A day after loss, conservatives point fingers
Tea Party Patriots National Coordinator Jenny Beth Martin joins other members of the Tea Party outside the U.S. Supreme Court during the third day of oral arguements over the constitutionality of the Patient Protection and Affordable Care Act March 28, 2012 in Washington, DC. (Photo by Chip Somodevilla/Getty Images)
November 7th, 2012
03:54 PM ET
8 years ago

A day after loss, conservatives point fingers

(CNN) - Following Mitt Romney's loss to President Barack Obama, conservative leaders wasted no time Wednesday offering pointed criticism of the Republican Party and its pick for president.

A coalition of social conservatives and tea party activists gathered in Washington to decry what they described as Romney's failure to represent conservatives on a national level.

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"We wanted someone who would fight for us. What we got was a weak, moderate candidate, hand-picked by the Beltway elites and country club establishment wing of the Republican Party," Jenny Beth Martin, co-founder of Tea Party Patriots, said in a press conference at the National Press Club in Washington.

"The presidential loss is unequivocally on them," she added.

Pushed from the right in the Republican presidential primary, Romney sought to paint himself as "severely conservative," though the former Massachusetts governor had taken Democratic positions on certain issues in his political past.

Brent Bozell, president of the conservative Media Research Center, argued that Romney failed to pass the ideological test, saying he ran as a "Democrat-light" and adjusted his positions to campaign as a moderate during the general election.

"At the end of the day, conservatives were left out in the cold. It should have been a landslide for Romney, had he embraced a truly conservative agenda," Bozell said. "But Romney's a moderate and his campaign embarked on a bizarre...defense from the outset."

He further faulted the GOP presidential nominee for not adopting a political strategy of defining his opponent and going on the attack early on. Citing the president's record, Bozell argued "it should have been a cakewalk for Romney to define (the president), but he didn't–hence Obama's victory."

On social issues, Marjorie Dannenfelser, president of the anti-abortion rights group Susan B. Anthony List, blasted the candidate for not making abortion a central part of the 2012 dialogue.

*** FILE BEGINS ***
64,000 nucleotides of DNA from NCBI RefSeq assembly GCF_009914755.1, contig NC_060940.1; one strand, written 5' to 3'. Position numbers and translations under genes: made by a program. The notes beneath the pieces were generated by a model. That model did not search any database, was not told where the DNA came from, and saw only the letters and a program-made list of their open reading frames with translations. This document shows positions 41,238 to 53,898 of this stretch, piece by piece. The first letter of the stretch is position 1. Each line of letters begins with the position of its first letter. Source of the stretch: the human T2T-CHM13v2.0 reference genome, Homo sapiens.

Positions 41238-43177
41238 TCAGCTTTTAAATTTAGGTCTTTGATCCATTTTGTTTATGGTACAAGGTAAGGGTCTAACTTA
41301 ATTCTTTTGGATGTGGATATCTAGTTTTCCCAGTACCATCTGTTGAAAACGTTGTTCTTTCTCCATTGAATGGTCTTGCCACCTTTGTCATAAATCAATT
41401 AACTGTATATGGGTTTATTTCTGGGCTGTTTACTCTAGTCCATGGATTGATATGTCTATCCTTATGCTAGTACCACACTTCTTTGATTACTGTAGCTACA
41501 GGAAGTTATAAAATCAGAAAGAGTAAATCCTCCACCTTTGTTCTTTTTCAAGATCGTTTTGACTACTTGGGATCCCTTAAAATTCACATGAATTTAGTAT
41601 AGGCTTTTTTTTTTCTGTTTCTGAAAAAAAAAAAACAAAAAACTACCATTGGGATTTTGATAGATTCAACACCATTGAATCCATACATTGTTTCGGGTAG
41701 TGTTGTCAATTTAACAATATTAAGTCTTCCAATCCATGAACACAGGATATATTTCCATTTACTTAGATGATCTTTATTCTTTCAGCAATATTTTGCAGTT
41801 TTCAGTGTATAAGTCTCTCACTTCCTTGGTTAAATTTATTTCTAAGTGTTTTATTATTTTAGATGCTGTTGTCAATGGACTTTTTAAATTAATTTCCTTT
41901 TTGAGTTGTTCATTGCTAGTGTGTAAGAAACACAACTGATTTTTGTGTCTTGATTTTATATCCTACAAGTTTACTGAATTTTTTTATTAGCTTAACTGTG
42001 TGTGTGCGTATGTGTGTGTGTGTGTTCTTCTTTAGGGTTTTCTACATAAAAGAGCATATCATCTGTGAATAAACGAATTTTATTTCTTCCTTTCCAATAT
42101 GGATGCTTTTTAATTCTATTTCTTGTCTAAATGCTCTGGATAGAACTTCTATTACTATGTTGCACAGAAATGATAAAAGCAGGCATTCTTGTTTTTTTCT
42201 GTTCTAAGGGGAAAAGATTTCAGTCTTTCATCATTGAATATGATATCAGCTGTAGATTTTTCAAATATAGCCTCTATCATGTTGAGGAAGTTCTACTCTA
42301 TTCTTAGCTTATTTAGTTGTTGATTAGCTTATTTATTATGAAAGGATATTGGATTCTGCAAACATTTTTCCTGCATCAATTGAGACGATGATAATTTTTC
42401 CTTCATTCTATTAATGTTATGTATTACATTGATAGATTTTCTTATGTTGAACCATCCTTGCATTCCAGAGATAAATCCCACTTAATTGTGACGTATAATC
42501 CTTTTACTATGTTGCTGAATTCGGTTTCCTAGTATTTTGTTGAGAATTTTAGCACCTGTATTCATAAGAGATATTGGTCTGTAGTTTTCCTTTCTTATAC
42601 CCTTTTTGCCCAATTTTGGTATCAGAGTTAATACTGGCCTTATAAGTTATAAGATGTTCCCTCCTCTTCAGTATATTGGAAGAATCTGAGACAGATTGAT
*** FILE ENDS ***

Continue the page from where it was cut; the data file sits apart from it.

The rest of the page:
"He took all the right stances," she said. "The problem was not communicating on the national stage with Obama what his actual positions were."

The group endorsed Romney after he unofficially became the nominee in April when former Sen. Rick Santorum dropped out of the race. Dannenfelser said they were "happy to endorse him when the time came" but expressed frustration when she said "we assumed, that given who he was, he would make (abortion) more of a national issue."

Looking at the party on a macro-level, activists also acknowledged Republicans had work to do in terms of adapting to the country's demographic changes. Alfred Regnery, president of the Paul Revere Project, issued a stark warning for the GOP.

"If Republicans don't start to listen to (what minorities are looking for in a candidate), it's going to be a long time before they can win," he said.

His comments echoed those made my former House Speaker Newt Gingrich, who earlier Wednesday said on CNN that the party now faces a "very serious moment" and argued the GOP should work on becoming more inclusive–a major challenge, he said, for House Republicans.

"The question is do they want to, in a disciplined way, create a schedule and a program and include people who are not traditionally Republican?" he said.

All the activists at the press conference agreed that Tuesday's election signaled a need for the GOP to re-institute more conservative "fundamentals." While some argue the Republican Party's failure to retake the Senate or make gains in the House suggests the tea party is losing steam, the group of individuals Wednesday argued the opposite.